CSF you are Testing me!

Friday was an exciting day, or so we thought? My brain/spine oncologist announced that I had had a cerebral spinal test come back with no cancer cells. I was elated, surprised, but elated. There seemed to still be a decent amount of cancer in my cerebral spinal fluid in my spine from my MRI, but I am going off my eyeballs looking at something I am no expert in and I don’t know how much chemo it takes to knock that much cancer out. I was just excited to see that chemo had some kind of impact on the MRI. Any kind of impact! I needed something to work after the Methotrexate-chemical-meningitis-nightmare-hospital-stay that we call the month of August. I already ran through a CSF chemo. This chemo works the same as my body chemo, I take it while it works, when it stops working I move on to the next one and hope it works – I then stay on that until it stops working. If I run out of chemo options, I run out of treatment options. This is not somewhere I want to be anytime soon, but it is the reality of a #stage4lifer, unless someone has a lot of miracle treatments in the pipeline, IĀ will run out.

I am not sure anyone is even trying to test new intrathecal chemotherapy drugs at the moment… I should check. I know Herceptin has potentially been tested intrathecally, my cancer center is testing weekly high dose Herceptin along with Perjeta every 3 weeks for brain metastases that have progressed after radiotherapy.

Getting a second clear CSF test (CSF = Cerebral Spinal Fluid) meant I could move to getting intrathecal chemo (chemo in my ommaya port directly to my CSF) to once a week rather than twice a week. If the tests stayed that way I think there was a once a month option somewhere… maybe? I am fuzzy on the details, so I guess we will see how it plays out.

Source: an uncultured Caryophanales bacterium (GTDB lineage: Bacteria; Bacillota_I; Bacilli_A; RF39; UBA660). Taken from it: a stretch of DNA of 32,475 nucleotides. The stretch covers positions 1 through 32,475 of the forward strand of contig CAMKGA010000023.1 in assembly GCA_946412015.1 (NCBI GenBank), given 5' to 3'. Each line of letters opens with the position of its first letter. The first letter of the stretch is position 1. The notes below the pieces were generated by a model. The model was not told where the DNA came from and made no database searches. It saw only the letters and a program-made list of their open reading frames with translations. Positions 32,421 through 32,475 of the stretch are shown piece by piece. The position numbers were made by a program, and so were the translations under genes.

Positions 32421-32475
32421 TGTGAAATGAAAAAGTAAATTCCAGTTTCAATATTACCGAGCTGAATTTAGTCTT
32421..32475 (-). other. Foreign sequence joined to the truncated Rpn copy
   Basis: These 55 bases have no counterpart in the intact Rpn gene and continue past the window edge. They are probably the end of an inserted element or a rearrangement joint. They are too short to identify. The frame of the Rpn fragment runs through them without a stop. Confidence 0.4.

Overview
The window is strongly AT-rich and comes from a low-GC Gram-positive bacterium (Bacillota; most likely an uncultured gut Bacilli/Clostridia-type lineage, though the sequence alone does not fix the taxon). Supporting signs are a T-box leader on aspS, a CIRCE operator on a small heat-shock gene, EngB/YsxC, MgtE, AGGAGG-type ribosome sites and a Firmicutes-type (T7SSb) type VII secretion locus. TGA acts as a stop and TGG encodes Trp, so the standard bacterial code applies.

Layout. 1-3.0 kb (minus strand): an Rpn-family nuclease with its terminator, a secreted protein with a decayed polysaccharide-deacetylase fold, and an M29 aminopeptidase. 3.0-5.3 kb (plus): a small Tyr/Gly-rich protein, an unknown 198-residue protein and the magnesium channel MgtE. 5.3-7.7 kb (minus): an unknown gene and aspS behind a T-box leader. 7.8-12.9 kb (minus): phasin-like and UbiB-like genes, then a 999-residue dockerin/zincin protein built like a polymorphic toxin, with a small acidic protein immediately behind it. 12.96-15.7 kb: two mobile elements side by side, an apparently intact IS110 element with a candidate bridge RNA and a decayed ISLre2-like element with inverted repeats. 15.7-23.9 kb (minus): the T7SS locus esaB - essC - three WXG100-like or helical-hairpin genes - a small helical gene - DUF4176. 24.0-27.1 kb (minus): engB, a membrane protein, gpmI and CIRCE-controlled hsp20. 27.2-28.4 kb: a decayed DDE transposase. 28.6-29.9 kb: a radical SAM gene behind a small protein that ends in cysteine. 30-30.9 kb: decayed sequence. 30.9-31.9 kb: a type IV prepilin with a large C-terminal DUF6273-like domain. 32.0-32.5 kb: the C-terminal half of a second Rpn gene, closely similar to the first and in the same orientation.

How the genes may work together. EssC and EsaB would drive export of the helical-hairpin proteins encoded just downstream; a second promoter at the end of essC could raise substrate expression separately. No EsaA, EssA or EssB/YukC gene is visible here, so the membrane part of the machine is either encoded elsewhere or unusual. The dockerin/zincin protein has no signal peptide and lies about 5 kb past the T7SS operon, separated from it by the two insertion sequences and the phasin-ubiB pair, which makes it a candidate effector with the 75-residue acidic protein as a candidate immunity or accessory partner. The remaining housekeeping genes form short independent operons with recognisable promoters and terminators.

My little brother and I out enjoying a Real Salt Lake game this week (it was a tie :( )

My little brother and I out enjoying a Real Salt Lake game this week (it was a tie šŸ™ )

My doctor was going to do the switch if the next test came back without malignant cells, it turns out it came back with atypical cells, so they didn’t officially call it cancer cells, but the next test didn’t come back “all clear.” So again we wait, staying on the twice a week intrathecal infusion train.

I feel much much better than I did 3 months ago, but I am not running marathons just yet. The intrathecal chemo does make me a bit more fatigued (especially the day after). I am hopeful I will haveĀ mountains of energy if we roll back how often I need to get the infusions, but at the moment if twice a week is what it takes – twice a week is what it takes! I also am a bit more worn out at the end of the Xeloda cycle (I am assuming that is when my red blood cell count is low and my immune system is beat up).

I just finished my second round of Xeloda yesterday. I start my week off today, and start back up next Friday (this is the week my immune system gets to recover. So far I am not having too many issues with Xeloda (which seemed to be the case when I tried it before, Tykerb made me super sick though) *knocking on wood.* I swear cancer makes you superstitious! It always seems like celebrating good news surprises us with bad news and when we plan for bad news we get good news. So we are constantly in this cycle of planning for bad news hoping it will come out the opposite. Mike and I agreed this week that we are terrible at good news.

Tuesday I see my oncologist (we will also have the results of today’s CSF test). I am very tempted to go up on Monday and have them pull my tumor markers so we will have them Tuesday, they have been historically pretty accurate for me and I am overall anxious to hear how Xeloda is doing. That means one extra day at the hospital though, and I am not sure I need that much time at the hospital in my life… I guess we will see next week!

Author: Mandi

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